No. 8 Maryland women’s basketball is on the road in Evanston, Illinois to take on Northwestern Sunday.
After losing to then-No. 14 Ohio State, Maryland has won seven straight. During this win streak, the Terps have been playing unselfishly and sharing the ball, averaging 22.3 assists per game.
Maryland averages 93.2 points per game, the No. 1 scoring offense in the country. The Terps are currently on track to become the highest scoring offense in program history, as no other team has averaged over 90 points per game.
The Terps have five players who average more than 10 points against Big Ten opponents — sophomore guard Ashley Owusu, sophomore guard Diamond Miller, senior guard Chloe Bibby, senior guard Katie Benzan and freshman forward Angel Reese. Owusu leads the team with 20.4 and Miller comes in second with 17.7. Bibby and Benzan score 14.5 and 14.3 points per game, respectively, and Reese averages 12.5 in two contests. Redshirt sophomore forward Mimi Collins is close behind averaging 9.9 points per game.
The Terps are also have the top three-point field goal percentage (.420) in the country, are second in assist/turnover ratio (1.62), fourth in field goal percentage (.490), fifth in free-throw percentage (.796), seventh in assists (20.2) and eighth in scoring margin (+20.9).
Last season, Maryland and Northwestern split the season series, however, the last time these two teams met the Terps won at home, 70-61. Overall against the Wildcats, Maryland is 9-1.
“We’re gonna have to value the basketball, value possessions,” head coach Brenda Frese said. “It’s hard to replicate the blizzard zone defense that they play, so for us we want to continue to do what we at Maryland and be the most prepared team.”
Sunday’s matchup will start at 4 p.m. and air on ESPN2.
Northwestern Wildcats (13-5, 11-5 Big Ten)
2019-20 record: 26-4 (16-2 Big Ten)
Head coach Joe McKeown is in his 13th season as the leader of the Wildcats after coaching for 19 seasons at George Washington University. In 13 seasons, McKeown has amassed a 221-178 record.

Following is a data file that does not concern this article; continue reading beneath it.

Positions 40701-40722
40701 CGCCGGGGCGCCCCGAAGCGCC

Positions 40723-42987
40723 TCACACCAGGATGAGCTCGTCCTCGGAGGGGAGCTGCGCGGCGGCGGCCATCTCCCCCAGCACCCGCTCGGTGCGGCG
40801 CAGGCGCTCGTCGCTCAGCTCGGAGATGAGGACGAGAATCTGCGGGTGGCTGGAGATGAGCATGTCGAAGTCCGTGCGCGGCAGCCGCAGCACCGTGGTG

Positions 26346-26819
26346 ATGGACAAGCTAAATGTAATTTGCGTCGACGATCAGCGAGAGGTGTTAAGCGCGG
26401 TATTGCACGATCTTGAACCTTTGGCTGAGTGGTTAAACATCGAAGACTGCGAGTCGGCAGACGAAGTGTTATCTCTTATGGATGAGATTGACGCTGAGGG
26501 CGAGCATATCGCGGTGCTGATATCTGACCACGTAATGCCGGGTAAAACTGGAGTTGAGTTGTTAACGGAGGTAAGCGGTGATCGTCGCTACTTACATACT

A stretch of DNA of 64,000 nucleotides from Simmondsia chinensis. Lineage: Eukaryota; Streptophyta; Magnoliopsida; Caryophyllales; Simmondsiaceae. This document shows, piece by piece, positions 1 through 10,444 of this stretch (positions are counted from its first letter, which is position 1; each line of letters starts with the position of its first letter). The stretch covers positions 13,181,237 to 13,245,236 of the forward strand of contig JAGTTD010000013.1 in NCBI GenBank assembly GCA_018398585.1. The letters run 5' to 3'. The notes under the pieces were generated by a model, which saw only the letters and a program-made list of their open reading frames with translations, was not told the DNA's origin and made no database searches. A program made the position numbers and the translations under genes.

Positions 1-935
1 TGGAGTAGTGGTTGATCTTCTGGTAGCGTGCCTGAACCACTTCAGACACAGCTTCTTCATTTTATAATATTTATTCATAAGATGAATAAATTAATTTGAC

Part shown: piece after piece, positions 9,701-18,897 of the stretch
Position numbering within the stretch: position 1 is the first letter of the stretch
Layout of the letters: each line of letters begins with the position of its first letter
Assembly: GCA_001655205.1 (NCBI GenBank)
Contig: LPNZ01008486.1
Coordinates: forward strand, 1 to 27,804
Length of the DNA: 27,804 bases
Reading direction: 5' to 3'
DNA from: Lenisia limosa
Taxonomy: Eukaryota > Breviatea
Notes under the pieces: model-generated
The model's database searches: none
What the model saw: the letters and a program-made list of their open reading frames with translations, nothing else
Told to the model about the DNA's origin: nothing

During the 2019-20 season, McKeown led the Wildcats to the program’s second Big Ten regular season title (split with Maryland) and the first one since the 1989-90 season. After the historic season, McKeown was named the Big Ten Coach of the Year and was one of five semifinalists for the Naismith Trophy Women’s College Coach of the Year.
Northwestern was ranked earlier this season, however, since losing to Nebraska on Feb. 17, the team have fallen out of the AP Top 25. Following that loss, the Wildcats have been on a two-game win streak, beating Wisconsin at home and Illinois on the road. Though unranked, they received votes in the latest poll.
Players to know
Lindsey Pulliam, senior guard, 5-foot-10, No. 10 - During the 2019-20 season, Pulliam became the fastest player to reach 1000 points in program history and led the team with 563 points and 202 field goals. The Maryland native was the third-best scorer in the Big Ten, averaging 18.8 points per game, and was unanimously selected to All-Big Ten first team. The accolades continued to roll in as she was an AP All American Honorable Mention.
This season, Pulliam has continued to make an impact on the court. She is second on the team in scoring, three-point field goals, free throws, rebounds, and is first in field goals made per game. In the matchup against Illinois, Pulliam had 19 points, eight rebounds and four assists to guide the Wildcats to their 13th win of the season.
Veronica Burton, junior guard, 5-foot-9, No. 12 - Burton leads the team in points per game, three-point baskets per game, free throws, assists and steals. Earlier this season against Purdue, Burton scored a career-high 27 points and had five steals. When facing Nebraska, the junior guard matched her career-high in steals when she grabbed six. In the Wildcats’ last game, against Illinois, Burton had 20 points, five assists and went a perfect 12-for-12 from the charity stripe.
“They’re two great players,” Frese said of Pulliam and Burton. “They’re gonna score the basketball because they’re really, really talented, but I think making them have to take tough shots — tough twos, tough threes — making them uncomfortable with our defense [will be key].”